I was awoken in the dead of night, in the early hours of 20th April to be precise, by someone whistling loudly outside of the cottage in the old fishing village, Port Isaac, where I was staying. Alert and fully awake, I lay in the darkness listening to the whistled refrain, an eerie, mournful tune made up of two long wavering notes, followed by several shorter ones. This disturbing refrain was repeated many times, over two to three minutes, gradually diminishing until it could no longer be heard, as the whistler presumably descended the steep and narrow lane of Dolphin Street down to the harbour. The building, a traditional fisherman’s cottage, dating from the 17th century, is located at the corner of Rose Hill, at the very top of Dolphin Street. As I lay in the dark, I presumed that I must have heard a fisherman heading to his boat, but I could not help but feel this to be a portent of some sort. The whole episode, which could fancifully be taken as the whistling of a drowned mariner, felt like something from a short story by M.R. James.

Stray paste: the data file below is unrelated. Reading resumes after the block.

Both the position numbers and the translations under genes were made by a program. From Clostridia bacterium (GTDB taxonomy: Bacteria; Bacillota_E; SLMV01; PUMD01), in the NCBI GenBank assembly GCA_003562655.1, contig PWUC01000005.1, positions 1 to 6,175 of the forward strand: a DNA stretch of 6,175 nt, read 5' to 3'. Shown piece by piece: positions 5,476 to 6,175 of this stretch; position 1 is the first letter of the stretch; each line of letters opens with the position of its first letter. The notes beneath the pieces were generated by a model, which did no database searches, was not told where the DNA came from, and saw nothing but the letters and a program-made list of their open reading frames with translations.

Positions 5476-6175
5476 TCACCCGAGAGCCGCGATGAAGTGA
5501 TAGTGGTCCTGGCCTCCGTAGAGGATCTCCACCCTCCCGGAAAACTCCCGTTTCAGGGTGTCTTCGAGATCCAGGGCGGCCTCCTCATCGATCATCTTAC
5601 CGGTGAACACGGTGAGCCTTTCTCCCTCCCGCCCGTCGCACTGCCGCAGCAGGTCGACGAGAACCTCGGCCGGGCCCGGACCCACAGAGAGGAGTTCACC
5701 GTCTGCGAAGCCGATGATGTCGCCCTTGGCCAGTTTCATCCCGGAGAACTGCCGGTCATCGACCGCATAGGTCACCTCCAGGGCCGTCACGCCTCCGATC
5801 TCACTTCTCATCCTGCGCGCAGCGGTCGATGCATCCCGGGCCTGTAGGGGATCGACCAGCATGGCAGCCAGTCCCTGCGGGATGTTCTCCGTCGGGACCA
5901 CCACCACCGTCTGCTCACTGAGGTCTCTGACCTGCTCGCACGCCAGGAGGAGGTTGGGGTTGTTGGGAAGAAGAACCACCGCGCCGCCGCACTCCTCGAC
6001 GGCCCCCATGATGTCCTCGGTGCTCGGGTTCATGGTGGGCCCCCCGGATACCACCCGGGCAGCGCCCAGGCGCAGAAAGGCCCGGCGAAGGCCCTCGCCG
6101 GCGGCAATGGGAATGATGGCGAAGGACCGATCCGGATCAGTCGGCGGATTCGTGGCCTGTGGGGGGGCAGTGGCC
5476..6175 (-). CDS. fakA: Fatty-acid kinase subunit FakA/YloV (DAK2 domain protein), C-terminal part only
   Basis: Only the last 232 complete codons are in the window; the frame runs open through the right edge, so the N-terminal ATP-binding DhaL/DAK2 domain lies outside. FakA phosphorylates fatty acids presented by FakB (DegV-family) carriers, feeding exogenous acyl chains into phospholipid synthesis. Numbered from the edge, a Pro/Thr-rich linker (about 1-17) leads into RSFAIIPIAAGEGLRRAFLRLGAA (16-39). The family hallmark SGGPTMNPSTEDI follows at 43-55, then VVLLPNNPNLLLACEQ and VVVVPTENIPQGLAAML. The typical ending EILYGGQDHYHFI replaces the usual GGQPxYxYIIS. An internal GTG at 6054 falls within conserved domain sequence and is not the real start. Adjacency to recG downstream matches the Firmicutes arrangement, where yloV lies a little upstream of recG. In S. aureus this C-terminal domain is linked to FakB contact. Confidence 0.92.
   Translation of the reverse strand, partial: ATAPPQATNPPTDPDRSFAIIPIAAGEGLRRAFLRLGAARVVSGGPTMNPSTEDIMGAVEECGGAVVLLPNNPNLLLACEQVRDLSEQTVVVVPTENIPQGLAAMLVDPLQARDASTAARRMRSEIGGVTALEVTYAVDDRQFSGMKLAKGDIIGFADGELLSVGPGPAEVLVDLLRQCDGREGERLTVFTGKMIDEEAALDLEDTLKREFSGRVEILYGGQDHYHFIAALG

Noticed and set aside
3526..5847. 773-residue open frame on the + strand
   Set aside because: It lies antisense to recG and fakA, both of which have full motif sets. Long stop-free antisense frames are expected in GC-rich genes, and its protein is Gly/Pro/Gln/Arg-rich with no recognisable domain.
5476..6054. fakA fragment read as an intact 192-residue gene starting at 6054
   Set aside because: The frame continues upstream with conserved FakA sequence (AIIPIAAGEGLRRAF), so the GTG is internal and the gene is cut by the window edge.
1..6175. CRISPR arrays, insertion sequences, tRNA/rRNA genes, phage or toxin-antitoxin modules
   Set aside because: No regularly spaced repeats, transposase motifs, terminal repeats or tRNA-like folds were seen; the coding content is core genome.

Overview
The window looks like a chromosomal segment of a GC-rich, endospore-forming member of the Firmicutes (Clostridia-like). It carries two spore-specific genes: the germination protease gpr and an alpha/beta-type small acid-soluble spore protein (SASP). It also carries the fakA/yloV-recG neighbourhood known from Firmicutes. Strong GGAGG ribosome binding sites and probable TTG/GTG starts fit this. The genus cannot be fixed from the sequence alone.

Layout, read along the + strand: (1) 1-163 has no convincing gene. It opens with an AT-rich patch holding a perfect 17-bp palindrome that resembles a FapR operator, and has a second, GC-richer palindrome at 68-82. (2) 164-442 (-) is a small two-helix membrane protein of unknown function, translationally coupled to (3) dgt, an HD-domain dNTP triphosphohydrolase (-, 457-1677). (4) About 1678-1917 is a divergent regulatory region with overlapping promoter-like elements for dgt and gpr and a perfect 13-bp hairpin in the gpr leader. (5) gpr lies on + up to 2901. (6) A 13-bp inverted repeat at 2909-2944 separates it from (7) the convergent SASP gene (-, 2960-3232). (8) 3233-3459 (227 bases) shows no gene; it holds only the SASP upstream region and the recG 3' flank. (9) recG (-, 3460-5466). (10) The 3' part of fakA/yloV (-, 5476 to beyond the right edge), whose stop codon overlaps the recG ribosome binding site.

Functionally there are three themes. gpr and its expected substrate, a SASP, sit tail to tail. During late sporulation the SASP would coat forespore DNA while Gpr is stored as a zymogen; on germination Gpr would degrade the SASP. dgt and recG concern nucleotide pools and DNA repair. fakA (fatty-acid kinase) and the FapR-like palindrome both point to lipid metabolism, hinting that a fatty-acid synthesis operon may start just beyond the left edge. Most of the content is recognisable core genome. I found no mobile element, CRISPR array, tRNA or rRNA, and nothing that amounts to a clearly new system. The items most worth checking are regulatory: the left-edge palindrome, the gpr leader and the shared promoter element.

This strange episode seemed to dovetail in some way with a dream from which I had been awoken. The dream concerned a complicated dispute between two men, quasi-legal and in regard to an old house, at which I was an observer, but in no sense involved. Each of the men was to make a spoken deposition, but not in the context of a definitive judgement being taken. The first man made his statement, but of its content I can remember not one word. It was the second man’s turn to put forward his case, with a build-up of tension in the situation, and, at the exact moment he was about to speak, I was awoken by the whistling outside the cottage.